America's Slow News Summer
Flip through the pages of a magazine, turn on the TV, read one of countless blogs or news websites over the past few weeks, and you may be struck by the thought that we are in a slow-news rut. However, with numerous wars being fought with U.S. involvement overseas, the Middle East in a period of unprecedented turmoil, and the United States’ own economy and job market in disarray, this is certainly not the case. Yet the media in the United States seems determined to latch onto any trivial story and run with it, dragging it through investigative reports and hour-long news specials for days, if not weeks. Recent examples of this phenomenon that come to mind include Anthony Weiner’s twitter scandal in June, Casey Anthony’s murder trial, the News of the World hacking fiasco, and the breaking news treatment of a relatively minor earthquake on the East Coast.
For some reason these stories are the ones that have been consistently in the headlines, while more serious disasters such as the tornadoes in Joplin, Missouri, and even the death of Osama Bin Laden are covered fervently for about two weeks before being relegated to the back pages. While events that are still unfolding are arguably more captivating to audiences who crave minute-by-minute updates, the media should not ignore developments in more serious stories. Although the effects of the Joplin tornado will undoubtedly go on for years, the media has little interest in the recovery stories. This phenomenon could have devastating effects similar to the loss of focus on stories such as Hurricane Katrina and the Haiti earthquake.
Recently, the News of the World hacking and stories about the U.S. debt crisis have dominated headlines. While both of these are more legitimate news stories than some others, the way in which they are covered is still questionable. The day of Rupert Murdoch’s testimony to Parliament, the media paid more attention to his wife Wendi punching a pie-thrower than any concrete facts that came out of the session. The debt crisis suffered a similar problem. Although the US economy is one of the most serious current issues, the partisan game-playing and outright fighting seems to have had almost as much print space as actual recovery plans. For a day in the week of August 29th the top economy story was not that Obama was proposing a jobs plan, but that he couldn’t agree with Republicans on when to address the nation to announce said plan.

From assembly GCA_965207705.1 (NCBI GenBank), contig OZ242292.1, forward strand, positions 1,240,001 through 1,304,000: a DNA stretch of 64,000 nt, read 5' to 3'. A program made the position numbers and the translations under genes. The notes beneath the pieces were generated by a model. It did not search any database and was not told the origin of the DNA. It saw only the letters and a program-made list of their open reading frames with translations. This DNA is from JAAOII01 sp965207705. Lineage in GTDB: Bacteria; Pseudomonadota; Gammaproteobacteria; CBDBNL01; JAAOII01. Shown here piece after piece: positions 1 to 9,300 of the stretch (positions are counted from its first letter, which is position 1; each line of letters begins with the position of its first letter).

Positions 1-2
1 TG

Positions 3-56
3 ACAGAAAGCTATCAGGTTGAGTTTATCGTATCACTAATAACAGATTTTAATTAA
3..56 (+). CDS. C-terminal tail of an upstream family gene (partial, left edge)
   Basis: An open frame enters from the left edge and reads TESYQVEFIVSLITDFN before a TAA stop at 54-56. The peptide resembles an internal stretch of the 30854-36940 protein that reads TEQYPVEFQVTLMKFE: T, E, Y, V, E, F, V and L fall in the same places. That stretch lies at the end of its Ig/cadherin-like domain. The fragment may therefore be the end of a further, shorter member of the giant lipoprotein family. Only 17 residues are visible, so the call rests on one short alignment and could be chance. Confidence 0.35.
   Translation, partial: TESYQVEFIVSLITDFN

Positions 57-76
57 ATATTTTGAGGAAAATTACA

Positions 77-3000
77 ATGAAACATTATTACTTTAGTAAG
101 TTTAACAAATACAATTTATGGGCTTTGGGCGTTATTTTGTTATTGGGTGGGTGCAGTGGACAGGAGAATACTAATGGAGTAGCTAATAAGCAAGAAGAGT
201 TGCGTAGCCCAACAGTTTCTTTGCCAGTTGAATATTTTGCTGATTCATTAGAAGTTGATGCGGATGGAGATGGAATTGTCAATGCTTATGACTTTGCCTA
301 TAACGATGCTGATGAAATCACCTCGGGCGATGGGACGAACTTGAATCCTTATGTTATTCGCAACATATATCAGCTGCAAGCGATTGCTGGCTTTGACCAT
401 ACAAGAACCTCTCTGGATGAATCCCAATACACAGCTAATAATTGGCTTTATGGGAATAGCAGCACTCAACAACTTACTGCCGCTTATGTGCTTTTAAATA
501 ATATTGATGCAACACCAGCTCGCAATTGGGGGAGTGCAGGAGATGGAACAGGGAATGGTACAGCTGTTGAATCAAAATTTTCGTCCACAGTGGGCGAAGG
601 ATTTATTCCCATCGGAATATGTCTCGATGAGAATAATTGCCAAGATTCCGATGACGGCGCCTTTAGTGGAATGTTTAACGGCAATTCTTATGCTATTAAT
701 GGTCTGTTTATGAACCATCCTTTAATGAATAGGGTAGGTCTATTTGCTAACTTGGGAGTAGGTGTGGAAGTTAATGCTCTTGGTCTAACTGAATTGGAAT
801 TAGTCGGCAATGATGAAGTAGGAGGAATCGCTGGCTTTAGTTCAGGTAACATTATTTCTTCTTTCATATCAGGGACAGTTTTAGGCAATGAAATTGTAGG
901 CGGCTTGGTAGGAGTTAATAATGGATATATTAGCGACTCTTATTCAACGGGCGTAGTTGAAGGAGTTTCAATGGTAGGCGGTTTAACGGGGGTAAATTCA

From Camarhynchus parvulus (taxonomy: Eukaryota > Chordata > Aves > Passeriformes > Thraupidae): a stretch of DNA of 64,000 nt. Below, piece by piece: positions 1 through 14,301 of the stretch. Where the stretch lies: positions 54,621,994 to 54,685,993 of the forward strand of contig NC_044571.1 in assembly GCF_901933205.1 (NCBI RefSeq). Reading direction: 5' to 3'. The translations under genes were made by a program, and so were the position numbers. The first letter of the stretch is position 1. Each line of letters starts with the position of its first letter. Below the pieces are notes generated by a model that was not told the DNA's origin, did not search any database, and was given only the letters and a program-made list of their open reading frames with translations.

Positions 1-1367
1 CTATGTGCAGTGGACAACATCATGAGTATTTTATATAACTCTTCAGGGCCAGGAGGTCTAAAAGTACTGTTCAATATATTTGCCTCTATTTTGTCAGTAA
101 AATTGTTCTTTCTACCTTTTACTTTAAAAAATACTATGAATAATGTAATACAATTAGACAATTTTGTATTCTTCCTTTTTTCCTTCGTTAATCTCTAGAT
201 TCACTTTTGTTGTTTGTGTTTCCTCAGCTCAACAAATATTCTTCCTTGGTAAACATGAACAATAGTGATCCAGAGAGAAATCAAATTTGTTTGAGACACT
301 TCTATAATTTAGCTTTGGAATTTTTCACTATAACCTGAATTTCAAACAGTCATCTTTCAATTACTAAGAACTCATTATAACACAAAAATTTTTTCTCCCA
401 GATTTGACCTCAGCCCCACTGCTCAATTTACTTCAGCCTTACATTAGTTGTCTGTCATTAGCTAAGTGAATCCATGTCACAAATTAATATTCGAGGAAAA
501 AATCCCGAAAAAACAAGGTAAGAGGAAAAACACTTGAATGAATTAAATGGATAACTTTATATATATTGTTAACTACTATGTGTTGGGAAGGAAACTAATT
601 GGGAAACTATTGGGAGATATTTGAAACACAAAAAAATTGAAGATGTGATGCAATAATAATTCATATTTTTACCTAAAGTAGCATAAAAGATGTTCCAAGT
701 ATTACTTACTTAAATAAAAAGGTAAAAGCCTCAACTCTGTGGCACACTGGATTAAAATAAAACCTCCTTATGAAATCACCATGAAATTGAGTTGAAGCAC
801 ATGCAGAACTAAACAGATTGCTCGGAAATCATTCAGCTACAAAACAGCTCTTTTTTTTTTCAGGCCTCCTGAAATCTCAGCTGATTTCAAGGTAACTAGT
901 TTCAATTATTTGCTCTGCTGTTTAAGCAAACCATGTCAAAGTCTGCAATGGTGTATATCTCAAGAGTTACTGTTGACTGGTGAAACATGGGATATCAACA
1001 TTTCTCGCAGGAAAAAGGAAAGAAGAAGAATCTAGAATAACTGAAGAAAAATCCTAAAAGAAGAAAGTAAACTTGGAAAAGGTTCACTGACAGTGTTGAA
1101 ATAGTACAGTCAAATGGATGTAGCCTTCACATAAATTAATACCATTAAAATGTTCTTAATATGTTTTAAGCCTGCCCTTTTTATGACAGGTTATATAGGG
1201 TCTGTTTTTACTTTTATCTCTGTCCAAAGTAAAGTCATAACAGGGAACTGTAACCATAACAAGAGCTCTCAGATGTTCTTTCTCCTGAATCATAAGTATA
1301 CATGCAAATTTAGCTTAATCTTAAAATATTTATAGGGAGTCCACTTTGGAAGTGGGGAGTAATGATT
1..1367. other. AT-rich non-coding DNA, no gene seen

The media consistently focuses on coverage that can provide good filler for a few hours despite lack of hard-hitting news. A recent example: earlier in the same day of the 5.8 magnitude earthquake that was felt in Washington, DC and New York City there was a 5.3 earthquake in Colorado, which had next to no coverage in the media. Although both earthquakes caused almost no damage to property or people, since the DC earthquake could be analyzed for hours with a shot of the unharmed Capitol building in the background, the events were rehashed in breaking-news mode for hours on cable television.
Overwhelmingly, pressing disasters are overlooked in favor of more frivolous news: a study from the Project for Excellence in Journalism found that in the week of June 6-12, Weiner’s scandal accounted for 17% of news coverage, with the Arizona wildfires, which displaced about 7,000 residents from their home, only appearing in 4% of news stories. PEJ also reported that Sarah Palin was the third highest newsmaker of that week, behind only Weiner and President Obama. Had Palin announced her candidacy for Presidency or given a rousing policy speech this would be expected. Instead, this attention was focused on thousands of emails released by the Alaska government, which news outlets such as the New York Times and Politico sifted through at length. The emails produced amusing anecdotes, but no real news, yet there were numerous stories on new “discoveries” from the emails.
Salacious stories may be more interesting than wars that drag on; death tolls rising as little progress is made. But only three months following Bin Laden’s death and with the monthly death toll from the war in Afghanistan at its highest since the beginning of the war, there are more pressing issues to investigate. None of the lead scandal-driven stories from this summer will be of any consequence even two years from now, and yet America’s media seems to have an insatiable appetite for them. It could be argued that Americans are more interested in immaterial stories than anything of more substance, but give America a chance, and the media may find the general population is more interested in their own risk of job loss than Anthony Weiner’s.